Celebrating Whitsuntide with a Lincolnshire Whitsun Cake

For some of us it’s Ordinary Time again, and for others, this week is Whitsuntide. Whitsuntide– the week following Pentecost, or Whitsunday– was traditionally a very important holiday in the British calendar year. Beginning as a vacation week for Medieval villeins, for centuries it has been celebrated with Bank holidays, church parades, girls in white dresses, Morris dancing, and fundraising festivals known as “Whitsun Ales.” Though its importance has largely fallen by the wayside in modern times, Whitsuntide’s celebration of summer and the first fruits (both spiritually and agriculturally) makes for worthy observance.

Like the county of Wiltsire, Lincolnshire has its own traditional Whitsun cake. This cake is in interesting contrast to the Wiltshire Whitsun Cake, which I baked last week; while the one was a celebration of the first fruits of the season, the Lincolnshire Whitsun Cake uses the fruits of last season– namely, dried ones. It follows the parade of Christmas, Lenten, and Easter foods that incorporate dried fish, meat, and produce from the previous growing season. While I can’t speak to its history, it has a suggestion of the distant past– a time when out-of-season produce was wholly unattainable except in dried form. Rich yeasted dough is layered with spiced dried currants and brown sugar to create a layered pastry somewhere between a cake and sweet bread. The final product is charmingly rustic and homely on the outside, and somewhat more impressive on the inside. And like any layer cake, it is made festive by virtue of its layers.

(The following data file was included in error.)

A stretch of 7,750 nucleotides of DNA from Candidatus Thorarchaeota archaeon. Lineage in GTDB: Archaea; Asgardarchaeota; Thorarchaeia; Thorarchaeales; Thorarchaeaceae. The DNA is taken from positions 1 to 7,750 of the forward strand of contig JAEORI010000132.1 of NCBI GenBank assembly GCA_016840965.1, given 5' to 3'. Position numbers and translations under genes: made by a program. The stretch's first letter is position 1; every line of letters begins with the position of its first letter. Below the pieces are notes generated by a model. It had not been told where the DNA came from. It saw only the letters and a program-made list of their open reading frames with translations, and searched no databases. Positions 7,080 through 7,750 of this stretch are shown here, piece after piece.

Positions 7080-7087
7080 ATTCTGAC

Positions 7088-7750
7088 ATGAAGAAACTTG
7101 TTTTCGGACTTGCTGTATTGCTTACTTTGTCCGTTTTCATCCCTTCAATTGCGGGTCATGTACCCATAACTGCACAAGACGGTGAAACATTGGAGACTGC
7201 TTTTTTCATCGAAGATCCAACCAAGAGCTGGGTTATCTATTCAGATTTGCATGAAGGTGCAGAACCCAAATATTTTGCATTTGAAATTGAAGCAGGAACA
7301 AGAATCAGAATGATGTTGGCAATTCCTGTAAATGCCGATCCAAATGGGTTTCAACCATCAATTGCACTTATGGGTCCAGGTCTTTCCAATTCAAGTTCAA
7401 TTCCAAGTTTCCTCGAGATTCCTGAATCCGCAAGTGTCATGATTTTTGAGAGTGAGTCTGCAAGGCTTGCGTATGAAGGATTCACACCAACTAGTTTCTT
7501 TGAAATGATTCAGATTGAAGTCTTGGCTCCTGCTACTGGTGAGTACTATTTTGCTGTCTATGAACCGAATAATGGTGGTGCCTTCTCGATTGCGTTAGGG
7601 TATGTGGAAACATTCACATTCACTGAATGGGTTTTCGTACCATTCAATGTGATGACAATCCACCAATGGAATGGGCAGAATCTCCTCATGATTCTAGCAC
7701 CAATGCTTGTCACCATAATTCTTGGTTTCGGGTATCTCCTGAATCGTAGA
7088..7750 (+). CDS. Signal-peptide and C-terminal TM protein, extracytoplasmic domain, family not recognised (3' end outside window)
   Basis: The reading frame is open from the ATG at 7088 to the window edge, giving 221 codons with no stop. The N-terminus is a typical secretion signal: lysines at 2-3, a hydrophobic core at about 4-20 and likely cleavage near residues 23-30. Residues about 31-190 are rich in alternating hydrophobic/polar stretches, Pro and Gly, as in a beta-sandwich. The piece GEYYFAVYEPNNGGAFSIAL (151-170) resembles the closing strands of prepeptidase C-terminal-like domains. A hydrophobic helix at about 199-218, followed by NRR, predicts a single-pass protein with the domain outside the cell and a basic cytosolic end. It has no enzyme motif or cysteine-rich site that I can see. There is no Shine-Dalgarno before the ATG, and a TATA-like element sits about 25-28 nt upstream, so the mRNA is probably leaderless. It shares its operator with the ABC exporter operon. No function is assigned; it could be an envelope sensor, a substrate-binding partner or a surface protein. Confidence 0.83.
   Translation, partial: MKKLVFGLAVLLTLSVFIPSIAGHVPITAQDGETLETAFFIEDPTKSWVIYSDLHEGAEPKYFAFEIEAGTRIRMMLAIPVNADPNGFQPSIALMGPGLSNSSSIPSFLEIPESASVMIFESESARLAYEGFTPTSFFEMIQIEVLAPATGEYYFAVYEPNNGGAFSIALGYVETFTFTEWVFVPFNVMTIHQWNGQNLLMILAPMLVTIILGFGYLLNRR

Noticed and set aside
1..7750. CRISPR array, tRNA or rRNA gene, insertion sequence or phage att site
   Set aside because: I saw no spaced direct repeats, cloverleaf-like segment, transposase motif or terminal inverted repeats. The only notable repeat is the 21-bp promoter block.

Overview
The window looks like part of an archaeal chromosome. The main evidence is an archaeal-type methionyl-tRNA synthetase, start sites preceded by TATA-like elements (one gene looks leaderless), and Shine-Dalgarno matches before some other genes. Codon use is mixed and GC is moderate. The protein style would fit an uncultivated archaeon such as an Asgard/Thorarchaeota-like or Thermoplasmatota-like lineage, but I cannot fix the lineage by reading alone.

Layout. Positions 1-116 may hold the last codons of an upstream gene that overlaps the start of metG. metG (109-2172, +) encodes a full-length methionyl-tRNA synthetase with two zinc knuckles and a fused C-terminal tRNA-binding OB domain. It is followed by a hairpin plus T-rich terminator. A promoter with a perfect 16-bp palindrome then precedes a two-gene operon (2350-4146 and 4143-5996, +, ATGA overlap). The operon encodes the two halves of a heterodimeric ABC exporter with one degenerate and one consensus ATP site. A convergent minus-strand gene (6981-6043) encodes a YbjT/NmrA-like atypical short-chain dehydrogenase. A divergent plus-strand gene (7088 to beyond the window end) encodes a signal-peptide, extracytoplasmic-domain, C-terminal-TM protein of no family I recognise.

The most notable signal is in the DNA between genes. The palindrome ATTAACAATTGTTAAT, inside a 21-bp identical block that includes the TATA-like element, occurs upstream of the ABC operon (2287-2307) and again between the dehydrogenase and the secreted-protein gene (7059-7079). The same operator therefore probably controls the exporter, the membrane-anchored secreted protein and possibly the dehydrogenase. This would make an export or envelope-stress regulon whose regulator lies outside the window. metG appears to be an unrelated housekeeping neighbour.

Lincolshire Whitsun Cake

Recipe from Time To Cook– Online
  • 14 Tablespoons butter, divided
  • pinch salt
  • 2 1/4 c. all-purpose flour
  • 1 package or 2 1/4 teaspoons instant yeast
  • 2/3 c. milk
  • 1 1/2 c. dried currants or raisins
  • 1 c. packed brown sugar
  • 1 egg, separated
  • 1 teaspoon nutmeg
  • 1/2 teaspoon allspice
  • caster sugar for dusting
  1. Grease an 8″ springform pan, and line the bottom with parchment.
  2. Put 6 tablespoons of butter in a food processor, along with the salt, flour, and yeast. Pulse until the mixture resembles breadcrumbs.
  3. Warm the milk with a further 6 Tablespoons of butter until the butter is melted, then cool to body temperature.
  4. When the milk mixture is ready, combine it with the flour mixture in a large bowl, or the bowl of a stand mixer, to form a soft dough.
  5. Knead for 10 minutes, then cover and let rest for 30 minutes.
  6. Meanwhile, combine the remaining 2 Tablespoons of butter with the currant, brown sugar, egg yolk, and spices in a small saucepan. Heat until the sugar is moistened and the fruit softened.
  7. After 30 minutes, divide the dough into four equal parts. Pat one part into a disk to fit the bottom of the springform. Spread with one-third of the currant mixture.
  8. Repeat the layers, ending with dough. you will have four layers of dough and three of filling.
  9. Cover the springform and let rest for 30 minutes. Preheat the oven to 350° F.
  10. Bake for 30 minutes, then brush with beaten egg white and sprinkle with caster sugar. Return it to the oven for another 25-30 minutes, or until the top is golden brown and the cake has shrunk away from the sides of the pan.
  11. Cool in the tin for 10 minutes, then remove the side of the pan and cool completely. Keeps for a week in an airtight container.


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